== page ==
Internal Revenue Service Commissioner Charles Rettig pledged to do more to improve taxpayer service after Congress approved a $675 million funding increase.
“Taxpayer service remains the most significant IRS priority, and we have implemented many new, innovative strategies in an effort to improve our overall level of service and processing of our unprecedented current and projected inventories,” Rettig said before a House Ways and Means Oversight Subcommittee meeting on Thursday. “The pandemic presented the IRS with a confluence of novel and critical demands on the same set of limited resources, with similar levels of urgency and priority. In response, although we may not have always gotten it right or supported the important priorities of some, our employees have worked extremely hard to respond as best we could to a never-ending string of compounding challenges.”
He noted that the 2022 filing season got off to a strong start in terms of tax return processing and the operation of the IRS’s technology systems. Through March 11, the IRS received more than 63 million individual federal tax returns and issued more than 45 million refunds totaling more than $151 billion, he noted. For this tax season, Rettig pointed out that refund returns continue to be processed on a priority basis ahead of returns with a balance due or full payment of the underlying liabilities.
However, the IRS is still catching up with a backlog of millions of tax returns from last year. “While the current filing season has so far presented no major disruptions or surprises, we know we have a great deal of work to do in many other areas of the IRS,” Rettig admitted. “The IRS continues to focus on working to reduce paper correspondence inventory and process paper tax returns from 2021 as well as improve our response to an unprecedented level of phone demand — situations that have been compounded by the pandemic and related issues.”
He noted that in fiscal year 2021, the IRS received more than 15 million individual paper returns. The agency had a significantly higher error rate on individual returns, mostly due to the inability of taxpayers to accurately reconcile their actual Economic Impact Payments and claims utilizing prior year income (2019 versus 2020) for the Earned Income Tax Credit.
“We received far more than 10 million returns where the taxpayer failed to properly reconcile the two EIPs received in 2020 to the amount of the Recovery Rebate Credit (RRC) stated on their return filed in 2021,” said Rettig. “Similarly, more than 10 million individuals reported unemployment compensation on their return that was subject to the exclusion enacted during the 2021 filing season. In addition, millions of taxpayers elected to use 2019 rather than 2020 as the base year for determining their EITC (and the legislative change for that was enacted after our IT development for the 2021 filing season had been completed). Each of these returns required a manual review and resolution by an IRS employee.”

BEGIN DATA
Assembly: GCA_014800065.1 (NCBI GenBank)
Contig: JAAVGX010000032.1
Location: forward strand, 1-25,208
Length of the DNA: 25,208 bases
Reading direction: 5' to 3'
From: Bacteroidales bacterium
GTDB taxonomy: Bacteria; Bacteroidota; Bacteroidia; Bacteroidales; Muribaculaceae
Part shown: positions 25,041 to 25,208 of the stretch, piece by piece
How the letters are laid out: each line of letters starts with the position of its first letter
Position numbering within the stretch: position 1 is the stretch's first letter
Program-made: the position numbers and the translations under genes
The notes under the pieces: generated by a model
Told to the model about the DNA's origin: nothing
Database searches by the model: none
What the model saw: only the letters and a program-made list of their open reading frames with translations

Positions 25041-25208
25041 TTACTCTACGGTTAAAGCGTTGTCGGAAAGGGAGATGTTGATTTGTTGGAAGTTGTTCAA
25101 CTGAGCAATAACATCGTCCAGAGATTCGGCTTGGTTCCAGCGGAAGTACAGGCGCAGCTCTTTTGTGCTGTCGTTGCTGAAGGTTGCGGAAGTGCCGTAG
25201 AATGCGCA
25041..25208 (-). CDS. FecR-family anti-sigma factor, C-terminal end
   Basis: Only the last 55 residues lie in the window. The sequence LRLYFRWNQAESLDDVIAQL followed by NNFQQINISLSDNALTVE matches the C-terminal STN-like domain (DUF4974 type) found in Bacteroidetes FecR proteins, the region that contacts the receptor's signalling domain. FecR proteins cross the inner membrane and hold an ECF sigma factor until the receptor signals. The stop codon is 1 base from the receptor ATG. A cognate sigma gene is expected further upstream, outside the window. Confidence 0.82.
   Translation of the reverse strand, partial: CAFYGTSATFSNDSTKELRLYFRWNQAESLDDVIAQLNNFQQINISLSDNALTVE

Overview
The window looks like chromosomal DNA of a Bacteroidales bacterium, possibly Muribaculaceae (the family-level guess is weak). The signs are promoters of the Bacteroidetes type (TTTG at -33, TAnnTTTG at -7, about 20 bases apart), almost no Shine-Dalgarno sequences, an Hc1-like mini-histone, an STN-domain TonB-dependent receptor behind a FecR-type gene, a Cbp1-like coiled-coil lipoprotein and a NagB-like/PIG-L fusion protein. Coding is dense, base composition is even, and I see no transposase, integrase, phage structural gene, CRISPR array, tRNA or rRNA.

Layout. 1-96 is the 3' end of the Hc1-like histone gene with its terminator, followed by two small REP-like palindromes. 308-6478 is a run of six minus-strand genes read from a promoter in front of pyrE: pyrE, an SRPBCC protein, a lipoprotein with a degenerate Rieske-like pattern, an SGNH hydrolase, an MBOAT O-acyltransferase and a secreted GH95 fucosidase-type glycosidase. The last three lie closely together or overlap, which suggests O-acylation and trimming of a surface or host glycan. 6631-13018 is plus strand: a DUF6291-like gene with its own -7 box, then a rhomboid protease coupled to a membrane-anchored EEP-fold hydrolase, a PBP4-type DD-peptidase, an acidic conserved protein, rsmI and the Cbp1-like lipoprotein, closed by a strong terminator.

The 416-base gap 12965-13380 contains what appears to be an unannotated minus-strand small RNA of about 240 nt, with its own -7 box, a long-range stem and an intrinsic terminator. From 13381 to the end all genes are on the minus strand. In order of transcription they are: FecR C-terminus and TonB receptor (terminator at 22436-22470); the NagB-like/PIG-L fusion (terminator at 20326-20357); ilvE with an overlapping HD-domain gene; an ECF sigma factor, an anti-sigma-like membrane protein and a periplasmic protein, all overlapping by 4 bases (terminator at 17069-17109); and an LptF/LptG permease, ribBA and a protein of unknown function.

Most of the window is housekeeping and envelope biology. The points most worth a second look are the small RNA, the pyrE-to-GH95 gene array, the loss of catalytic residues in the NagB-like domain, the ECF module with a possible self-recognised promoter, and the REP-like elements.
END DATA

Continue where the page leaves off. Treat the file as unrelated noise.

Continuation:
While the $675 million funding boost approved by Congress last week should help the IRS deal with such matters, it was only about half the amount the House had approved last summer.
“Although the IRS appreciates the $675 million increase to our budget in the FY 2022 Omnibus, funding constraints remain a barrier to addressing the current paper inventory and supporting our IT operations adequately,” said Rettig. “We are exploring all options to move funds to meet today’s immediate challenges but doing so is a short-term solution for a long-term structural funding problem that only Congress can help us address. For example, this year’s funding left our Operations Support account, the account that funds all of the hiring, rent, laptops and telecom for taxpayer services and enforcement employees, $100 million short of our inflationary cost increases. Otherwise, we are left depleting resources from one less-visible program to pay for another essential program, which causes us to slow or stop work on updates to our systems that must be modernized to provide digital services that citizens expect from us.”
Rettig asked Congress for more consistent levels of funding after the agency had to cope with a series of continuing resolutions while Congress bickered over the budget, essentially forcing the IRS to freeze its current level of funding. “Mandatory multiyear, consistent funding — the $80 billion proposal under consideration by you and your colleagues — would help us deliver meaningful services to taxpayers, conduct critical enforcement initiatives and support long-term modernization efforts to improve both service and compliance for the nation,” he said.
Lawmakers told Rettig about the complaints they have been hearing from their constituents about the difficulty they have in reaching the IRS to resolve their problems.